During the pilot episode of Constantine, the eponymous character (Matt Ryan) says something about impatience being a 21st century disease. It’s an apt observation in comparing the two pilots screened last night at San Diego Comic-Con, The Flash and Constantine.
The two shows had more in common than just being derived from comic books. Themes of weather and dead parents recur, for example. I’m not analyzing them in terms of how faithful they are to their origin materials, or whether characters lived up to expectations, but only how each pilot functions as a pilot.
The Flash told its story as though to an audience sans patience. With so much build-up to this show’s premiere, including a not-quite-backdoor-pilot on fellow DC drama Arrow, die hard fans were undoubtedly chomping at the bit. It gushes information at us like a fire hose, starting with main character Barry’s action-packed childhood. Everything is explained. Love interest Iris clumsily monologues about how she and Barry are like brother and sister, in other words, he’s in something even more bleak than the Friend Zone.
Similarly, other character relationships and back stories emerge. The most awkward was Caitlin, the beautiful scientist who definitely does not in any way resemble Simmons from Agents of SHIELD. She’s presented as stand-offish, but then blurts out her personal tragedy — namely, her fiance was killed in the same accident that gave Barry his powers. “My once promising career…,” she begins. Who talks like that?
In usual CW fashion, the show also tries to remind us, through slang, how hip it is. It manages to squeeze in the words “twerking,” “cronuts,” and something about Lady Gaga’s “Poker Face.”
Stuff happens at lightening speed, so to speak, but even with no knowledge of the comics, outcomes were predictable — who’s going to wind up in a love triangle with whom, who’s a bad guy masquerading as a good guy, etc.
It should be noted that the scene in which Barry meets with Arrow‘s Stephen Amell got a lot more cheers from the room than the scene in which The Flash actually vanquishes the villain-of-the-week. Which makes me wonder, in a show with a built-in audience from Arrow, why work so hard to win them?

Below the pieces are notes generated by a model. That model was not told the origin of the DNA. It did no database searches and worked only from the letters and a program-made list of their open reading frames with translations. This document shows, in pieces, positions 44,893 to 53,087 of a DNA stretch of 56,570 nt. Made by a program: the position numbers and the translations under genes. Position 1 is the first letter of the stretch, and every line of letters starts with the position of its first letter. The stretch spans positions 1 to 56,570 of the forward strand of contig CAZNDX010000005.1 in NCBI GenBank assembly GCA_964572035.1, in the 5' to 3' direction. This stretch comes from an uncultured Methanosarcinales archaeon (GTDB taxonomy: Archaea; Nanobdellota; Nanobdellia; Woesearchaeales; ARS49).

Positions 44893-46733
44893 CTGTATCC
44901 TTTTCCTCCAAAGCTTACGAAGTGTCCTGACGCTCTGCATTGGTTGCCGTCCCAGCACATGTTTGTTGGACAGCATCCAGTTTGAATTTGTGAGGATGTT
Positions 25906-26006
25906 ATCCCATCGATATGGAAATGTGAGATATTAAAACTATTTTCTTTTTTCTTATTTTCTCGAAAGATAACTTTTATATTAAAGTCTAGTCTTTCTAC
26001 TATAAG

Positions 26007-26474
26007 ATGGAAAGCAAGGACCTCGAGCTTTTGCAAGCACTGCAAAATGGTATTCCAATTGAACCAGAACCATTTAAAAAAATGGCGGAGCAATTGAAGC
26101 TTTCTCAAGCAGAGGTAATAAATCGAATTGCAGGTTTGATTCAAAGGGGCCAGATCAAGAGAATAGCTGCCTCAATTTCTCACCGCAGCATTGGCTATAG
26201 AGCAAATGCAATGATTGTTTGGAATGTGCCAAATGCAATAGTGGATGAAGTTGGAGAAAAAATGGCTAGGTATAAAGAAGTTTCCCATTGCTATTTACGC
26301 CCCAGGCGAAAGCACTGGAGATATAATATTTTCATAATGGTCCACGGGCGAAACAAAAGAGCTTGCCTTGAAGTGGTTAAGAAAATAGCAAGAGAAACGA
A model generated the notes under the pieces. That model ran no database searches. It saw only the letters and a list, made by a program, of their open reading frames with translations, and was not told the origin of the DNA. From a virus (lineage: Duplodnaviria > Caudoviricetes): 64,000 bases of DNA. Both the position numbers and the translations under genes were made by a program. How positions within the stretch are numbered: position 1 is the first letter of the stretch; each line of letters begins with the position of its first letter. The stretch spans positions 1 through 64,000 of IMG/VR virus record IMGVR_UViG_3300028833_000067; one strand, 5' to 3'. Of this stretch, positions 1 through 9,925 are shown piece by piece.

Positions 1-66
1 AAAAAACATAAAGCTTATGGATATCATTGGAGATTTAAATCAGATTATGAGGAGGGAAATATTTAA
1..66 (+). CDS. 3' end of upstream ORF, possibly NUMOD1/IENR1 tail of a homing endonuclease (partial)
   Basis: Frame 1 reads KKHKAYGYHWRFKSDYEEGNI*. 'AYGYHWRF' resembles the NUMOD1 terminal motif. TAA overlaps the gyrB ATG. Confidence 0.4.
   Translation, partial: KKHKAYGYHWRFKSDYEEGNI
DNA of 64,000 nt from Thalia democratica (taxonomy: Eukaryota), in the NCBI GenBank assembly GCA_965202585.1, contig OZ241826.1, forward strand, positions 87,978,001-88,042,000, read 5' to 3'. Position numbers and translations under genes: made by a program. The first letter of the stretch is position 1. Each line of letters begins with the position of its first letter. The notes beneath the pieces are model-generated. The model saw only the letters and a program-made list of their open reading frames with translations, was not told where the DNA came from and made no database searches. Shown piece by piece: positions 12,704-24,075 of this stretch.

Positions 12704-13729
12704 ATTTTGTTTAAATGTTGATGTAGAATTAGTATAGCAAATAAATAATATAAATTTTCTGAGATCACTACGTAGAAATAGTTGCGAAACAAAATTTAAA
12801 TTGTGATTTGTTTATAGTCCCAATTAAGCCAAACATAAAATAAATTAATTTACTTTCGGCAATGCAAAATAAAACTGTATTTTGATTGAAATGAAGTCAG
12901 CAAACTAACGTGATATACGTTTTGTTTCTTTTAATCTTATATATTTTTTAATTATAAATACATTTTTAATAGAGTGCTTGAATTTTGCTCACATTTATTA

In contrast, Constantine unwound slowly. It was action-packed, to be sure, opening with a scene that I had to watch between my fingers. Still, it didn’t spoon feed information to its audience.
It helps that Constantine himself is a sort of anti-hero. The black-and-white good-versus-evil of The Flash doesn’t exist here. It also helps that the character Liv spends most of the episode confused as hell, and the audience can identify with her. “I don’t understand half of what you’re saying,” she says. (I also enjoy that her name is Liv as in “live.”) We can’t look away, since we’re constantly trying to figure out what’s what.
We don’t need to see Constantine’s whole past — at least, not in the pilot — to grasp his dilemma. His situation can be boiled down to: he’s suffering from the guilt of damning a little girl to hell. We don’t need to be told that this is the worst mistake he’s ever made in his mastership of the dark arts. We get to wonder — why this girl? What went wrong?
It sounds like the creators have a plan to make the female lead stronger and more integral to the story, which I can appreciate, but will be sad never to get to know Lucy Griffiths, whose part has been recast. She’s kind of a more soulful Zooey Deschanel.
Constantine spent more time setting up its long arc than fussing with the villain-of-the-week, too. He vanquished some demon who was possessing a security guard. The battle gave a sense of Constantine’s tactics, and the rules of demonology. Meanwhile, The Flash can’t defeat every enemy in the same way he did a giant tornado. It could have been any enemy.
Go ahead and hate me. Most of the internet is raving about The Flash. It just didn’t work for me, but I’ll be watching Constantine come October.